How to Outsmart the Social Media Technolords

Mandel Ngan/Pool via AP

No, this is not about the Big Tech hearings. It’s just something we noticed, in my circles, starting about a week ago.

To begin with and to obviate tiresome criticisms (yes, they are) let’s talk about why I am on Facebook at all, let alone why I’m still on Facebook.

Some years ago, my last agent told me to get on Facebook and Twitter, since publishers looked at your number of followers and how much play your social media got before they bought a book. Yes, this was pre-history, when having a publisher buy your book was all-important.

I was reluctant and dragged my feet for about a year. This is because putting me in something called “social media” when I’m an anti-social writer, who prefers to hermit up with imaginary people, seemed… odd.

More serious, and the reason I haven’t joined the chat services that my friends and kids have moved to, like Discord, I have a seriously addictive personality.

What does that mean, precisely?

Well, while I don’t drink much and don’t like the effects of drugs, I can get addicted to just about anything. I once spent a year addicted to fanfic for a TV series I’d never watched, for instance (and which I could tell from the fanfic, I’d probably hate if I watched).

Eventually, I got on Facebook and Twitter, but truly disliked Twitter.

The tendency of “Twitter storms” to form and go after someone for a perceived out-of-place step, even if it were actually imaginary or just a misinterpretation was way too much like the middle school I can never be grateful enough to have behind. So Twitter exists in my social media profile SOLELY to automatically echo my blog posts. Weirdly I have relatives whom I didn’t know were politically simpatico who follow me solely that way.

Facebook, however, is different. Not only do I share my blog posts, but I often engage in discussion about them in the comments.

And while I mostly only post either echoes of my blogs, or cat stuff on my main page, I do have a fan group for my fiction (no politics), a group for politics, and a group only for my close friends.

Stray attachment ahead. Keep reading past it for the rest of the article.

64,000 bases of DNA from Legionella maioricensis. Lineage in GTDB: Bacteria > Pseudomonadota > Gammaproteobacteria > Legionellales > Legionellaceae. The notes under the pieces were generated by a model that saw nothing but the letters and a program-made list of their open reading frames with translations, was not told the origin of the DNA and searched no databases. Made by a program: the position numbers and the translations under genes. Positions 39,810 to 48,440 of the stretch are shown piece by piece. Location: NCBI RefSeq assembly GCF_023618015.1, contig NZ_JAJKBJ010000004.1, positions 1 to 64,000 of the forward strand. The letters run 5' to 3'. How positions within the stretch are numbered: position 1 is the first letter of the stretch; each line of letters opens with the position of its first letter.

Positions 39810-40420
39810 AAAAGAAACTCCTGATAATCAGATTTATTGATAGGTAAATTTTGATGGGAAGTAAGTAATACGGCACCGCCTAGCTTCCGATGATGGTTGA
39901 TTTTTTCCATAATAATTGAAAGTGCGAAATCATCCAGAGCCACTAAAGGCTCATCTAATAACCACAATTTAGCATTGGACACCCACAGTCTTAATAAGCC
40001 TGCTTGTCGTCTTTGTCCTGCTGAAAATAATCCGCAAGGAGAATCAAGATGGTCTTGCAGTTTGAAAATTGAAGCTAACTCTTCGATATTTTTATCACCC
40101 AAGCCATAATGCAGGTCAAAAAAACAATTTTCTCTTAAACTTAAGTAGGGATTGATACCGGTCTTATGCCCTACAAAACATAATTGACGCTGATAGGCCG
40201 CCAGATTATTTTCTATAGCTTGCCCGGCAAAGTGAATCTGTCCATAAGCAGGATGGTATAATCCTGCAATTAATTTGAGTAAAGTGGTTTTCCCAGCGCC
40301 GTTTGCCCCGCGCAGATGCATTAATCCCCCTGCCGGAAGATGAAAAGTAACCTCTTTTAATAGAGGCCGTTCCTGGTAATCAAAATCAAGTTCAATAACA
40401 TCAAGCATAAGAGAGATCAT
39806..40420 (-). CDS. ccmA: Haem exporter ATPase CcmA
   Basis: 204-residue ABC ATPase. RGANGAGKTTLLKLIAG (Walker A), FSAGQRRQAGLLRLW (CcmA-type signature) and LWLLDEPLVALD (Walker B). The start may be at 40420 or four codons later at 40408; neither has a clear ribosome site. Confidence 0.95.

But I still use it mostly – and prize it mostly – as a sales tool. I’ve found that if I and all my writer friends echo a “I have this out” post, it reaches much farther than if I don’t post it on Facebook.

So, while I try to limit my time on Facebook, and most of the time hang out in private groups, I’m not ready to give it up in terms of promotion, or even discussion of my blog posts.

But I don’t like it. I particularly don’t like it that Facebook is seemingly so careless of us, and who we are and want – yes, I know we’re the product, but if you scare the product, what do you have? – that they’re imposing a universally hated user interface and shutting off avenues for people to escape it.

But the user interface comes with some interesting… glitches.

A friend of mine said that he felt as though Facebook was giving us this unwieldy, almost unnavigable interface because they were hiding something else behind it.

Well, part of what they’re hiding are posts. You no longer have a say in what posts you want to see, you can’t set your timeline by, you know, time; some posts you get displayed about ten times over twenty-four hours, other posts and responses you’re never notified of.

Maybe all this is random. Maybe.

Then about a month ago, I heard that a lot of people – weirdly a lot of my fans, which generally don’t lean left – were being offered money to not log in for eight weeks, which, coincidentally, had the elections right in the middle. And I went “uh.”